Figure 1 depicts relevant published material, including GSM 104536. If we accept Ahlberg's diagnosis of GSM 104536, the following discrepancies become apparent. The humeral head (caput) is ovoid, whereas those of all early limb-bearing humeri and the nearest fin-bearing examples are characteristically strap-shaped. The shaft of GSM 104536 is unusually deep, with a unique area projecting below the level of the humeral head [see figure 1D in (6)], unlike the dorsoventrally flattened, subrectangular shafts of comparable humeri. The full extent of the ectepicondylar crest is unknown; it cannot be described as narrow and tall, enlarged and posteriorly inclined, or projecting distally (6). However, the broken base runs from proximal to distal extremities of the bone and is unlike the broken base of any known early ectepicondyle. The posterior limit of the shaft in GSM 104536 is difficult to identify, and this has consequences for the determination of the entepicondyle. Besides being a sheet of bone (and thus consistent with Ahlberg's interpretation of GSM 104536), an entepicondyle is characterized by a suite of distinctive foramina and processes (Fig. 1). In GSM 104536, these characters are either absent, or were obliterated by post mortem damage. The large notch in the bony flange might thus represent the former site of the entepicondylar foramen. If so, this foramen was either uniquely remote from the posterior edge of the humeral shaft (against which it lies in other examples; see Fig. 1), or else the shaft of GSM 104536 extended far behind the ectepicondylar base. Ahlberg (6) identifies regions for scapulohumeral muscle insertion and muscle insertion above the radial facet, which are plausible interpretations if this bone is a humerus. However, identification of the recess and crest at the junction of the ectepicondyle and entepicondyle depends upon an appropriate restoration of the damaged surfaces (cross-hatched areas in the illustration of GSM 104536; Fig. 1). More importantly, we note that on the opposite surface of this specimen, there is no trace of a ventral crest or ridge, or remains of the canals, channels, and processes associated with it. This suite of features otherwise dominates the ventral/flexor surface of fin- and limb-bearing humeri distributed throughout tetrapod stem taxa (25). Even when absent, vestiges of these features remain. The entire ventral surface of GSM 104536 is curiously featureless. Thus, it is also difficult to make sense of the anteriorly directed flange interpreted as a pectoral process. In all other examples, the pectoral process projects ventrally and is formed from the anterior portion of the ventral ridge.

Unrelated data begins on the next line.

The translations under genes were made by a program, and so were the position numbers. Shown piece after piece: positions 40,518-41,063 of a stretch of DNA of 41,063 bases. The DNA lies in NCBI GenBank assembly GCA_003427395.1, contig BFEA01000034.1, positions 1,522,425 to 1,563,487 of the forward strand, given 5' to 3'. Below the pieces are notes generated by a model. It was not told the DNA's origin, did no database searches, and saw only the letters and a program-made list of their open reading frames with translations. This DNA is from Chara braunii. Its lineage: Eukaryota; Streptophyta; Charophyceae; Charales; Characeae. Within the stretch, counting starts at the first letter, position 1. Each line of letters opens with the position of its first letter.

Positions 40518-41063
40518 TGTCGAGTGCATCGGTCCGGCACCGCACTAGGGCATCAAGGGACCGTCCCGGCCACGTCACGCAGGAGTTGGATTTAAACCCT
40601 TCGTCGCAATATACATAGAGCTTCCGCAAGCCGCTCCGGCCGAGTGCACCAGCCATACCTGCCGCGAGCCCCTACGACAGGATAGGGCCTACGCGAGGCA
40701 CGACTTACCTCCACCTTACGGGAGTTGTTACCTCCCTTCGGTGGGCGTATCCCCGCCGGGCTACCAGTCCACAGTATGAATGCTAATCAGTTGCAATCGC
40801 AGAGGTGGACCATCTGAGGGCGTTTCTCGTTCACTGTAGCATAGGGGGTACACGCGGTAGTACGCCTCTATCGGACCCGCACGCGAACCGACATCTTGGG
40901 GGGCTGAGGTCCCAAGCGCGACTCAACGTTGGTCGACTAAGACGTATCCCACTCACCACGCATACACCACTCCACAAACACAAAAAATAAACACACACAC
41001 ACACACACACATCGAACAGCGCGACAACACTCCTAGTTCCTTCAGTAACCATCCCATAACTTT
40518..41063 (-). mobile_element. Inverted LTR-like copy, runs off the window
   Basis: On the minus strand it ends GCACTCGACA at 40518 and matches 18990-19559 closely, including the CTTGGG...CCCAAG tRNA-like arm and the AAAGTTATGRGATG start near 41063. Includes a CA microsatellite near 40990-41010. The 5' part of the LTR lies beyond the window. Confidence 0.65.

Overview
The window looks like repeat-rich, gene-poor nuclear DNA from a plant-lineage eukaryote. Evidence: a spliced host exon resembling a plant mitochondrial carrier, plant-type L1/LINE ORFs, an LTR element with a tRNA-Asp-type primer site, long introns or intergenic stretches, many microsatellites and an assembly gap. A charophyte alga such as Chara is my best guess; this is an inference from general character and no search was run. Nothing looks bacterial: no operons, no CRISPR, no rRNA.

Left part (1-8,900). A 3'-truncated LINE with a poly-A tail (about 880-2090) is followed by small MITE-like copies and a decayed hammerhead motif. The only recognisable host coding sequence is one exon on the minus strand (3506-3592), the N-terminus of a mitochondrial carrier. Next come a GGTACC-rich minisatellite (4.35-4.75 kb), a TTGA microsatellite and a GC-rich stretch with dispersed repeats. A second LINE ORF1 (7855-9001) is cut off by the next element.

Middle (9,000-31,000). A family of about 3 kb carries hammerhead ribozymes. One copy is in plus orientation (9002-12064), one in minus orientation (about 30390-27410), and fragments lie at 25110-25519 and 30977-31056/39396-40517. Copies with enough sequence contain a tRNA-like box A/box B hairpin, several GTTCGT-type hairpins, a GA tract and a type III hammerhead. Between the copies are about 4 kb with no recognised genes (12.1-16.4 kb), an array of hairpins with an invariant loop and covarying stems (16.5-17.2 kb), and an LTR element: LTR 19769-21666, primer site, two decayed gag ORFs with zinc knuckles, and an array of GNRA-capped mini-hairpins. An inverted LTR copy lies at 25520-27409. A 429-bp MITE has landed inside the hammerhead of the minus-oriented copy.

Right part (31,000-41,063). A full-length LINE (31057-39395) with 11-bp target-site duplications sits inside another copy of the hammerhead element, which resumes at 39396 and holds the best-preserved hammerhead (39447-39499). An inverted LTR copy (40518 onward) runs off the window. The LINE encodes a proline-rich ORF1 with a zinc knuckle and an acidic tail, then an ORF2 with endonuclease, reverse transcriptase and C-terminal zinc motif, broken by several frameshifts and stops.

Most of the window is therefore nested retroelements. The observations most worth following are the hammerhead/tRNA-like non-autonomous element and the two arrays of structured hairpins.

Fig. 1.